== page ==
Monastery may be used for housing

Monastery may be used for housing


By Maurice Garvey

THE new owner of the De La Salle land in Ballyfermot met with Dublin City Council on Thursday (January 24), to discuss potential plans for housing at the site, reports Maurice Garvey.

The monastery building was subjected to multiple fires last week by vandals, forcing Dublin Fire Brigade out on numerous occasions.

Wide front building

The monastery was set on fire recently

Nobody is currently living at the monastery. After it was sold to a private developer last September, the last of the De La salle Brothers moved to St John’s.

A major problem is ease of access to the vast grounds, which provide opportunities for anti-social behaviour.

The Echo understands the new owner has installed private security at the site last week, to prevent further incidents.

After similar arson attacks on the building last September, DCC demolished outhouse buildings to the rear of the property, including the former snooker and recreation room.


Sinn Féin Councillor Greg Kelly said the meeting on Thursday could see the developer proceeding with planning permission for apartments, or result in the city council buying the land back.

“Personally, I would like to see the land returned to the city council. We need a gaelscoil, a non-denominational or an ETB school in the area,” he said.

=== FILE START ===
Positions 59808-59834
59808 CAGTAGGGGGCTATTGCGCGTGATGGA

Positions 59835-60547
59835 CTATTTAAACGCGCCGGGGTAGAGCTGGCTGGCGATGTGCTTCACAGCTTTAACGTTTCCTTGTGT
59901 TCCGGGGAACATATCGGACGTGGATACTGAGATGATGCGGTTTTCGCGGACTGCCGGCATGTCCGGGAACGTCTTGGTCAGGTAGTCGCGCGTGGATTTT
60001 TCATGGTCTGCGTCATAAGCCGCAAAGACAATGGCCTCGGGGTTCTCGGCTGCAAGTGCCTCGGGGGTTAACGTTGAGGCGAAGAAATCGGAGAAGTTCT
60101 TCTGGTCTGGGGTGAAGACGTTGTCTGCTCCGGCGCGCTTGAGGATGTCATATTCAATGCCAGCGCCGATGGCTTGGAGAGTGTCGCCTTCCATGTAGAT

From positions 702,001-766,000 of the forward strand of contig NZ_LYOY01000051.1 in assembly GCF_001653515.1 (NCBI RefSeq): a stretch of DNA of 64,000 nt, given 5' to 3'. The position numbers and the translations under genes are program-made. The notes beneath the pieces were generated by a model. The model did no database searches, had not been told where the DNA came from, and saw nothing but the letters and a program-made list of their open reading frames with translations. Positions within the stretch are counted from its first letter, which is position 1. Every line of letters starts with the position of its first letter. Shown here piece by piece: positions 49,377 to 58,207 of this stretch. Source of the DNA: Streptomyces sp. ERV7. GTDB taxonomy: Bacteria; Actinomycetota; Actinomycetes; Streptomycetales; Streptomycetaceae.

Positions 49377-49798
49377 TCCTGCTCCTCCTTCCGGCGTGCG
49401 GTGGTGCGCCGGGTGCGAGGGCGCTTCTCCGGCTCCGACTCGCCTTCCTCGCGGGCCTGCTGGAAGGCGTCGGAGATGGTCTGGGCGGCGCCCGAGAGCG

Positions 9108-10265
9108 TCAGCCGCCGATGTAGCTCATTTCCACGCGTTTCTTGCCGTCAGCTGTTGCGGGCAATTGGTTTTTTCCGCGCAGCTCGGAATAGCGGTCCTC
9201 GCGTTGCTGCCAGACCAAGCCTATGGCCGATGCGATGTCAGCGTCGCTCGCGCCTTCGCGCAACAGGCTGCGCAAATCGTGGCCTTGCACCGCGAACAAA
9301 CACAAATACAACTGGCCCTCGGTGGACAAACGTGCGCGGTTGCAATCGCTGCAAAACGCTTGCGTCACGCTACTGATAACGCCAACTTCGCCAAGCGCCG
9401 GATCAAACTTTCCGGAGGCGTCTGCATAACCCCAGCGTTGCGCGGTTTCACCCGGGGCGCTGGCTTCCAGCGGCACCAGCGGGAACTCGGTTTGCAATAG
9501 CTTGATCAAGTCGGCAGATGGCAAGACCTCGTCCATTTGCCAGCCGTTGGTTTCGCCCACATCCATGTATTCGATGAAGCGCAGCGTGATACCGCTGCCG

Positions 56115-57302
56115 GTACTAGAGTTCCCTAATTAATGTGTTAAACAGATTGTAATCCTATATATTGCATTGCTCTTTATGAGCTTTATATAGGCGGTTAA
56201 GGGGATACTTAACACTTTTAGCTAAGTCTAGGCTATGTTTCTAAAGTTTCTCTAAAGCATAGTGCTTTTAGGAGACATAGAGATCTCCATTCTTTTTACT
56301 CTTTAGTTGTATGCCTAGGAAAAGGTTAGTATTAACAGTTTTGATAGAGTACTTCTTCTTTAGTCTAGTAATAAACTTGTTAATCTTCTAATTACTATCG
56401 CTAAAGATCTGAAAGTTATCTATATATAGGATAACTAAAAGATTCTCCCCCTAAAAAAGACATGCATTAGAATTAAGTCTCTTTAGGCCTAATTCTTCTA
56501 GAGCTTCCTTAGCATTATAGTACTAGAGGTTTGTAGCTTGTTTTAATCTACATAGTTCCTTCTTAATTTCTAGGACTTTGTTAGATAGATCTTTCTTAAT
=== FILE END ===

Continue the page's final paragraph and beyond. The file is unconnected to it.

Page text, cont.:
“This is something I and others would support. I know DCC is willing to buy the land. Split over the two sites, you could save the school. One of Brendan Kenny’s (DCC Chief Executive) original plans was for the monastery to become a nursing home and ultimately convert it to an elderly housing scheme.

“If the developer does plan to go ahead, it seems it will be for at least 100 apartments, and they would hope to have planning permission submitted in May.”

Due to the arson damage to the monastery building, Kelly believes it will likely have to be demolished.

“The fires were deliberate and they seemed to be bringing in material to the building to light it,” he said.

“Someone is going to have to pay the bill for the emergency services calling out multiple times. Either the money is recouped from the Brothers or the developer. DCC can’t be paying up costs for private land.”

Kelly said local councillors will learn of the outcome of the meeting between the developer and Brendan Kenny by Friday.

A spokesperson for DCC said: “This property and adjoining lands are owned by a private construction company, and DCC understands that the monastery building has been leased (short term) back to the previous owner (church authorities).

“DCC did carry out some demolition works on the site last year and the cost was recouped from the church authorities. DCC understands that the owner does propose to develop the site for new housing, but no planning application has yet been submitted.”

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